Dangerous illusion   

That we have surpluses lying idle is a dangerous illusion. Commentators (the statement of concern of the Foundation for Economic Freedom being the most sober and best argued) are correct in pointing out fiscal minefields on top of current problems of a historically high fiscal deficit and a massive debt load that has to be outgrown. As it is, the GSIS and SSS face dangerously shortened actuarial lives; that the automatic escalation of military pensions will destroy fiscal solvency is a matter of when, not of whether. 

All our resources should be trained toward economic growth through increased domestic physical and human capital investment. The former is already being addressed via PPP which, despite its limits, has produced, among others, the Tarlac-Pangasinan-La Union Expressway, the Wawa bulk water dam, Skyway 3, etc.. The Philippines still has huge investment deficits in hard and soft (human capital) and, worse, in simple basic nutrition. As many as 33% of Filipinos grow up stunted due to nutritional deficit in infancy. And physical stunting is minor compared to the mental stunting when brain neurons for higher faculties are lost during the first 1,000 days of life.  

Winston Churchill wisely advised long ago: “There is no finer investment for any community than putting milk in the mouths of babies.” You do not need a sovereign wealth fund to put milk into babies. And the returns here are heavily social and long-term, not financial, and thus will fail MWF placement criteria. 

The People’s Republic of China did not need a sovereign wealth fund to realize that its best bet is in hard and soft infrastructure investment, which anchored its remarkable growth. In other words, the claim that you need a sovereign wealth fund to realize the best return for your investment fund is bogus. The additional claim that you solve your fiscal frailty by putting your already thin resources at greater risk is the gambler’s double down folly! Wiser is the homey counsel outside a bingo hall: “Bet only the money you do not need!” That is the philosophy of a prudent sovereign wealth fund.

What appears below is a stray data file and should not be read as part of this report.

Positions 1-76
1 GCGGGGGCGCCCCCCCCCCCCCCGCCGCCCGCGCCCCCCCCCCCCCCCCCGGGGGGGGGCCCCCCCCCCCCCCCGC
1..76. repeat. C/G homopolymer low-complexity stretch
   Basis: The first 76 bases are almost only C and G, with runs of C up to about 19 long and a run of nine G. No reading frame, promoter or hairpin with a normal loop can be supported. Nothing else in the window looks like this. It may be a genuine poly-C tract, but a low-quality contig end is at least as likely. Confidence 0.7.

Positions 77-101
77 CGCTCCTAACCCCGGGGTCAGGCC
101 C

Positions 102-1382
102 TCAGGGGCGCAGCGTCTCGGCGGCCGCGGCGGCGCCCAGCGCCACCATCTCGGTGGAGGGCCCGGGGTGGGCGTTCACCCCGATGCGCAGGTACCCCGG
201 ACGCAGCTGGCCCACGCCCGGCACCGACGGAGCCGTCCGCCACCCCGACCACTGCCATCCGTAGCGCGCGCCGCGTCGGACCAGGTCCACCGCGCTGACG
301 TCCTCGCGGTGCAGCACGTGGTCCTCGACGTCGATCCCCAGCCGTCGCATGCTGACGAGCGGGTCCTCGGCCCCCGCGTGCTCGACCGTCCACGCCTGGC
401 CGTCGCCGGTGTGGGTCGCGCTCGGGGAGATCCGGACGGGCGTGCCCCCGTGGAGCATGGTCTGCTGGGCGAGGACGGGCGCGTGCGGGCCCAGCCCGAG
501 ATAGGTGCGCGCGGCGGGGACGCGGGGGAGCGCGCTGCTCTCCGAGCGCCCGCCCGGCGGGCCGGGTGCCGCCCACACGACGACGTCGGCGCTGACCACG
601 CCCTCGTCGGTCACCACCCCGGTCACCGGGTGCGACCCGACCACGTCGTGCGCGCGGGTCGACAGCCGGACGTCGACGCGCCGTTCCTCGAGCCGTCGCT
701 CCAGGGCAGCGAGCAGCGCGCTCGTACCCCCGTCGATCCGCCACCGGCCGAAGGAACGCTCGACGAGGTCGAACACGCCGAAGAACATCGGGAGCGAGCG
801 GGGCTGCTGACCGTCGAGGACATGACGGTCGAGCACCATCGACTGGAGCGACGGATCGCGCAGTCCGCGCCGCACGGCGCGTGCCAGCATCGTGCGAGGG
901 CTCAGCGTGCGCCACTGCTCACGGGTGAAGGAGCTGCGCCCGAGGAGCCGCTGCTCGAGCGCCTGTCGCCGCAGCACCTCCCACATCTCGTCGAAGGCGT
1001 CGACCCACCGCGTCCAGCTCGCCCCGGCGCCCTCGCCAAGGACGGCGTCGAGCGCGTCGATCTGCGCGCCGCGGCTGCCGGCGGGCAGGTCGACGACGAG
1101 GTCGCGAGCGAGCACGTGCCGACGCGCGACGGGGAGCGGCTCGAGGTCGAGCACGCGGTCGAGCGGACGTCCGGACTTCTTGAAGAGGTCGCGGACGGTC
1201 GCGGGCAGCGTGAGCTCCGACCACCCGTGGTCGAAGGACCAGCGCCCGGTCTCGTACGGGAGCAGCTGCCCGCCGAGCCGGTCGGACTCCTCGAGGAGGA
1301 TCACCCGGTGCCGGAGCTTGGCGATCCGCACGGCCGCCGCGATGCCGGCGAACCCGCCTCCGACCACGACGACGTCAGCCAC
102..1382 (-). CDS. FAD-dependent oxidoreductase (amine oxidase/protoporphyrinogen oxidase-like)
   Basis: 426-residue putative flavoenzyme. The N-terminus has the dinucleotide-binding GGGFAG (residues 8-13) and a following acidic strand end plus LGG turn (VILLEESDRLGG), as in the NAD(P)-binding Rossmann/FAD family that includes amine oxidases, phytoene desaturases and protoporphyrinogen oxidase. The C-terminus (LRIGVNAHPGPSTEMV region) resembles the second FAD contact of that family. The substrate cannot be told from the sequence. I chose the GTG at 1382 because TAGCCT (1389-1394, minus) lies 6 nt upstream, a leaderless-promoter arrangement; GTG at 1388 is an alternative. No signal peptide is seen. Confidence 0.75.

Moral hazard          

But the most important economic objection to the MWF is moral hazard. At its heart is the consolidation under one umbrella of resources that will be wielded with dispatch by a group of people who do not own them. Positive returns for Maharlika placements will mean hefty private returns (bonuses) for this select group; negative returns will be socialized—that is, charged to the nation. You can attach layers and layers of defense but who’s to enforce them?

History tells us that such arrangements lead to irresponsible risk-taking, bankruptcy and financial crises. 

Joseph Stiglitz’s “Ersatz Capitalism” (2012), which details the horrors of the system of privatized profits and socialized losses, should loom large in the MWF debate. It does not. Few can match the playful sarcasm of Dante Canlas, former director general of the National Economic and Development Authority: “The MWF is like the guns of Singapore in World War II—very powerful but trained at the wrong targets”.

In a sense, we already had a sovereign wealth fund of sorts in the 1970s-80s, but by a different name. It funded the “behest loans” granted by President Ferdinand Marcos Sr., of which the legal cover was his presidential-decree powers under the 1973 Constitution. It consolidated government funds under one umbrella to be deployed by him through presidential decree. The DBP and PNB became, as it were, the personal ATM of the President and first lady. The massive but legal “privatized profit-socialized losses” orgy bankrupted these banks. And the Philippines fell into a foreign-debt eclipse for a decade.  

Wrong in principle

The impression that the opposition to HB 6398 is over one or the other provision which, if dropped, would save it misses the point! Under weak rule of law, the bill enabling the Maharlika Wealth Fund is wrong in principle and is thus beyond repair. If enacted, it will reverse the healthy overall trend of downsizing the government in favor of the market since the 1990s in recognition of weak rule of law. 

It goes back to the Marcos pere strategy of state hegemony and direct government action as the solution, though now camouflaged as a sovereign wealth fund.     

So if we unsuspend remembrance, the Maharlika Wealth Fund, shorn of modern buzz promises, will circle us back to the old dreaded place. 

National Scientist Raul V Fabella is a retired professor at the University of the Philippines School of Economics, a member of the National Academy of Science and Technology, and an honorary professor at the Asian Institute of Management. He gets his dopamine fix from bicycling and tending flowers with his wife Teena. —Ed.

Leave a Reply

Your email address will not be published.